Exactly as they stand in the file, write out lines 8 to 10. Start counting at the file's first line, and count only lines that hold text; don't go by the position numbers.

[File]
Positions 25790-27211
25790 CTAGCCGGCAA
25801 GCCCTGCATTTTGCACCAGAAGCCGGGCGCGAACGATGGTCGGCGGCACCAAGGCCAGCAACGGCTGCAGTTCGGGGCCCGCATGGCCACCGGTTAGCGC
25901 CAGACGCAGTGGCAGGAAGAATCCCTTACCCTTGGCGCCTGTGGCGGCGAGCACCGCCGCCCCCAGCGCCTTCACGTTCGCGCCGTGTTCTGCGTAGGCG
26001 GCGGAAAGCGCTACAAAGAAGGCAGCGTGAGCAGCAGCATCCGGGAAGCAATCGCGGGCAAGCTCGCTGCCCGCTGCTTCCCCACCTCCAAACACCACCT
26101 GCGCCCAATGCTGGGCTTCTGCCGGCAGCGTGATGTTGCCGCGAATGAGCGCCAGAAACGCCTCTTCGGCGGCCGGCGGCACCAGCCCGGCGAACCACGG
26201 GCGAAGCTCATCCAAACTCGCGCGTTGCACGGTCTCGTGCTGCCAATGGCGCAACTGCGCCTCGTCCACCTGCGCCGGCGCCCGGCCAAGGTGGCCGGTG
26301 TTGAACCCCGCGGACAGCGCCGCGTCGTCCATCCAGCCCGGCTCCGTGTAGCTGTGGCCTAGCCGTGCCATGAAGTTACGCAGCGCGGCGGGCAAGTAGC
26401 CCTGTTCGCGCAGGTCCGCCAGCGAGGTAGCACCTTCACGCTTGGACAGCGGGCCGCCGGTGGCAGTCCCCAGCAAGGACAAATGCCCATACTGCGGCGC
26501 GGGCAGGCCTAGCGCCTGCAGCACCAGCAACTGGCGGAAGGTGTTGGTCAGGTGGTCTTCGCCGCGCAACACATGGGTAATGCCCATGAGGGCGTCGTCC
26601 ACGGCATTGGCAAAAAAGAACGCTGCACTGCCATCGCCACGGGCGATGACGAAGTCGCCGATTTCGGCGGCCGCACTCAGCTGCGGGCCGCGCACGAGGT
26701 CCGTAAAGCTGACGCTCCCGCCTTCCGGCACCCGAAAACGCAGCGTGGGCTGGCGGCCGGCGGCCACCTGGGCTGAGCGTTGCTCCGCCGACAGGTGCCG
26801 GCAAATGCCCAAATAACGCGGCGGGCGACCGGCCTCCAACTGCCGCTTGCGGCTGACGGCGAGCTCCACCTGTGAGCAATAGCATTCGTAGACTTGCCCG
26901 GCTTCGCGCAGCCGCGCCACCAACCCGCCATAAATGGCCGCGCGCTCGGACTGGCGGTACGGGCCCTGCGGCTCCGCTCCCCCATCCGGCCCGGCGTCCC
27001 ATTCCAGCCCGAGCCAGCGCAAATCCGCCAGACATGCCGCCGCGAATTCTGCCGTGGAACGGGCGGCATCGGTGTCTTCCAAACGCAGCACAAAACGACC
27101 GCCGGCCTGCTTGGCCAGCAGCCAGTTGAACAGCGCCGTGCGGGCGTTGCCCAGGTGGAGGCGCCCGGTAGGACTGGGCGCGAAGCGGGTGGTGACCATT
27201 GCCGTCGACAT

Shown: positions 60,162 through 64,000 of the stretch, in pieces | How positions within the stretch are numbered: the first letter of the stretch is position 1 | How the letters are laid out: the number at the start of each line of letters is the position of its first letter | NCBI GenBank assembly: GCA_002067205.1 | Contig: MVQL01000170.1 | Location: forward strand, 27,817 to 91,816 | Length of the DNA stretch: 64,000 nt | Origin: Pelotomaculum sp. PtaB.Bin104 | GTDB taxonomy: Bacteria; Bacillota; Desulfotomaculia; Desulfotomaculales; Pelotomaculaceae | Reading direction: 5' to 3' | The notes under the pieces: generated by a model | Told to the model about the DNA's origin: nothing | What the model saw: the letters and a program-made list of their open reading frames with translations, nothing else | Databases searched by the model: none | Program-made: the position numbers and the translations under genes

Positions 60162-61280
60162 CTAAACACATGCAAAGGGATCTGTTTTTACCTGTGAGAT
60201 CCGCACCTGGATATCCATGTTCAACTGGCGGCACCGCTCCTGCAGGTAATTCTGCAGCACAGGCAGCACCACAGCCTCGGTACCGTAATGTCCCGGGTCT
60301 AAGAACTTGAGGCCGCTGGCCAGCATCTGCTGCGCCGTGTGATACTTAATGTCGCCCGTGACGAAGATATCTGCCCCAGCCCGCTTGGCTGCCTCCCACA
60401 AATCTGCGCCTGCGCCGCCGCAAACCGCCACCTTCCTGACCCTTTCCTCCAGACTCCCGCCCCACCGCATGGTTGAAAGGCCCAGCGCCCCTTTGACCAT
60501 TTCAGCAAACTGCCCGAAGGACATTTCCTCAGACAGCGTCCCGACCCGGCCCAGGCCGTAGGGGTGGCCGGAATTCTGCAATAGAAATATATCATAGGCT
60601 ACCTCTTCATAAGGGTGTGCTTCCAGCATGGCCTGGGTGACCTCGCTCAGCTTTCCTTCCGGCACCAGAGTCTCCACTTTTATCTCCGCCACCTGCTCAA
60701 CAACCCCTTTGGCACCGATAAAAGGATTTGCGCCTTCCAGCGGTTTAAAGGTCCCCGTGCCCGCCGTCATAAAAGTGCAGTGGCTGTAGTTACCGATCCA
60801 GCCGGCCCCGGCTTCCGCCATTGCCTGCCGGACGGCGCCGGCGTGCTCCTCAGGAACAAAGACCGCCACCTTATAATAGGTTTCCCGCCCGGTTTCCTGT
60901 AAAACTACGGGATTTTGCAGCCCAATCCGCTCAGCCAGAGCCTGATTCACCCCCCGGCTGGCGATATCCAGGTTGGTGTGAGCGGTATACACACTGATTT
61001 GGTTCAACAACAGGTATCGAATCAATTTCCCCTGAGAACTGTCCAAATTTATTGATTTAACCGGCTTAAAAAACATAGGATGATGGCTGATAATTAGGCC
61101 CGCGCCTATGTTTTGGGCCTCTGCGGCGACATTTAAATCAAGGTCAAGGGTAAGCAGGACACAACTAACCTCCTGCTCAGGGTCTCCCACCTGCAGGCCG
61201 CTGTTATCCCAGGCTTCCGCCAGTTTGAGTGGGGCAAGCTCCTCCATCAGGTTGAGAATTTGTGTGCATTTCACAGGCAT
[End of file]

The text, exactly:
26301 TTGAACCCCGCGGACAGCGCCGCGTCGTCCATCCAGCCCGGCTCCGTGTAGCTGTGGCCTAGCCGTGCCATGAAGTTACGCAGCGCGGCGGGCAAGTAGC
26401 CCTGTTCGCGCAGGTCCGCCAGCGAGGTAGCACCTTCACGCTTGGACAGCGGGCCGCCGGTGGCAGTCCCCAGCAAGGACAAATGCCCATACTGCGGCGC
26501 GGGCAGGCCTAGCGCCTGCAGCACCAGCAACTGGCGGAAGGTGTTGGTCAGGTGGTCTTCGCCGCGCAACACATGGGTAATGCCCATGAGGGCGTCGTCC